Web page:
Taurean Blacque, a regular on “Hill Street Blues,” died at the age of 82.

From 1981 to 1987, Blacque played Detective Neal Washington on a well-known police show.

Taurean Blacque, who was best known for his role on the hit 1980s NBC show “Hill Street Blues,” died Thursday at the age of 82, his son Rodney Middleton wrote on Facebook.

In his post, Middleton showed pictures of his father dressed as Washington, with the newsboy cap and toothpick smile that were typical of the character. He wrote in the caption, “Thank you all for your prayers, phone calls, and texts to me and my family. My father died at 2:52 pm est today.”

Blacque was one of the few regulars who stayed with the Steven Bochco and Michael Kozoll series for its whole run. He was nominated for an Emmy for Outstanding Supporting Actor in a Drama Series in 1982. It was a big year for “Hill Street Blues.” Michael Conrad, Michael Warren, Bruce Weitz, and Charles Haid were all nominated for supporting roles, and Conrad won the Emmy for playing Sgt. Phil “let’s be careful out there” Esterhaus. In the same year, Daniel J. Travanti was also named Outstanding Lead Actor in a Drama.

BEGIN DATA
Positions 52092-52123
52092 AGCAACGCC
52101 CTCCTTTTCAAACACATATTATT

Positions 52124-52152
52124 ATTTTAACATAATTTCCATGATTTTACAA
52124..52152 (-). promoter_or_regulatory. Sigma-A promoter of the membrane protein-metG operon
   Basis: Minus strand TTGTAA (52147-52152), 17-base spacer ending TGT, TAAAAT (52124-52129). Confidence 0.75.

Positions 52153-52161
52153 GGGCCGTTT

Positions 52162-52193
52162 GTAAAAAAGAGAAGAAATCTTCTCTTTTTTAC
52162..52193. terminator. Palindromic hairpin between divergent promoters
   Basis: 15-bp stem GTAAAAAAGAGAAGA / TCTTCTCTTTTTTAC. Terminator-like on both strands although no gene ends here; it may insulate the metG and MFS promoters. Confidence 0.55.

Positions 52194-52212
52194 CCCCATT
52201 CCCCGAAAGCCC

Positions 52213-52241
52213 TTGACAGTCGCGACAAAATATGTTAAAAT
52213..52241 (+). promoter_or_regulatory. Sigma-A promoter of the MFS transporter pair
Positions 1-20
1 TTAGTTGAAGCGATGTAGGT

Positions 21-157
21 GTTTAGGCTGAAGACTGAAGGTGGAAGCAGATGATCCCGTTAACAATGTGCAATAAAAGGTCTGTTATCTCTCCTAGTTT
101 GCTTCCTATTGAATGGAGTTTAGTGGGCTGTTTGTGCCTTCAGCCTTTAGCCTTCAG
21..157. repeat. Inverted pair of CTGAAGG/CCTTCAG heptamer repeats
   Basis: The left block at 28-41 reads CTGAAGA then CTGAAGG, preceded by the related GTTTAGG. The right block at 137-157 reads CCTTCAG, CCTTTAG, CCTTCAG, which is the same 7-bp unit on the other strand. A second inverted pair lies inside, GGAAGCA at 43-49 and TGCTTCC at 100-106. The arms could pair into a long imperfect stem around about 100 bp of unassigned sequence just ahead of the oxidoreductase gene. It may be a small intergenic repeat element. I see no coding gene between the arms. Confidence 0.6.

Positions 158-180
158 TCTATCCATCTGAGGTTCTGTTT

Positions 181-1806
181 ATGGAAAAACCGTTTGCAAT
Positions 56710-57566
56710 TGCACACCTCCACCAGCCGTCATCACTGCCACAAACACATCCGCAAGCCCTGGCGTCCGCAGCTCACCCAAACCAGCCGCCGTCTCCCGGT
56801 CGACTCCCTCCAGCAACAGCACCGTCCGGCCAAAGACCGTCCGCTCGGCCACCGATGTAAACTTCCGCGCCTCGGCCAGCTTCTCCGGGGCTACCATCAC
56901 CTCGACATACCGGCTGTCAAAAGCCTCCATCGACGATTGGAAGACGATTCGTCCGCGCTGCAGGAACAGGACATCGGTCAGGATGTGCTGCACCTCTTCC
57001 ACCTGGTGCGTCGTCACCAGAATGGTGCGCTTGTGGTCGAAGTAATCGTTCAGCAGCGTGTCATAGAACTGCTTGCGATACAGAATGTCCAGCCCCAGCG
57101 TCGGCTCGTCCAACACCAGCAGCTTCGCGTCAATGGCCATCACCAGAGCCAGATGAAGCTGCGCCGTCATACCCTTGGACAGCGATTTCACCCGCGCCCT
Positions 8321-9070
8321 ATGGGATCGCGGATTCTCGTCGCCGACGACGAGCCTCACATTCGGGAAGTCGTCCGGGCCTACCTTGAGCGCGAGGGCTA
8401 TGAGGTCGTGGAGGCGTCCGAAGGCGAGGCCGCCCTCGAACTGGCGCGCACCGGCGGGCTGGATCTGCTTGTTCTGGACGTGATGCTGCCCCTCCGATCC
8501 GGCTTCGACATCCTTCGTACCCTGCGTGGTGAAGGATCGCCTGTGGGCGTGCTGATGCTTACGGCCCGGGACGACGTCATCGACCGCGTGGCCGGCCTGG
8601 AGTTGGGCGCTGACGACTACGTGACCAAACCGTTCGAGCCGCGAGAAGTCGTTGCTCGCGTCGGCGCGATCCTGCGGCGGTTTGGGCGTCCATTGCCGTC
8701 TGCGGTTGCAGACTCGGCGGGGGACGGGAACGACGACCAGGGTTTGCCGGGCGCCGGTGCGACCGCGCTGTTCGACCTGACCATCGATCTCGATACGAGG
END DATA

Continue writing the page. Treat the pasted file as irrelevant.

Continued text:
Herbert Middleton Jr. was born on May 10, 1940, in Newark, New Jersey. He later changed his name to Blacque to reflect both his astrological sign (Taurus) and the fact that he was Black.

In the mid-1970s, he started acting with the New York-based Negro Ensemble Company. He then got guest roles on TV shows like “Good Times,” “Sandford and Son,” “What’s Happening,” and “The Bob Newhart Show.”

He played Henry Marshall on the NBC soap opera “Generations” from 1989 to 1990. From 1996 to 1997, he played Detective Wheeler on the NBC soap opera “Savannah.”

After he moved to Atlanta, Georgia, he was in a number of plays at the Alliance Theatre of Atlanta. One of these was “The Amen Corner” by James Baldwin.

Some of his feature films are “Rocky II,” “DeepStar Six,” “The Hunter,” Steve McQueen’s last movie, and “Fled,” made by Kevin Hooks.

Blacque has 12 children, 18 grandchildren, and two great-great-grandchildren.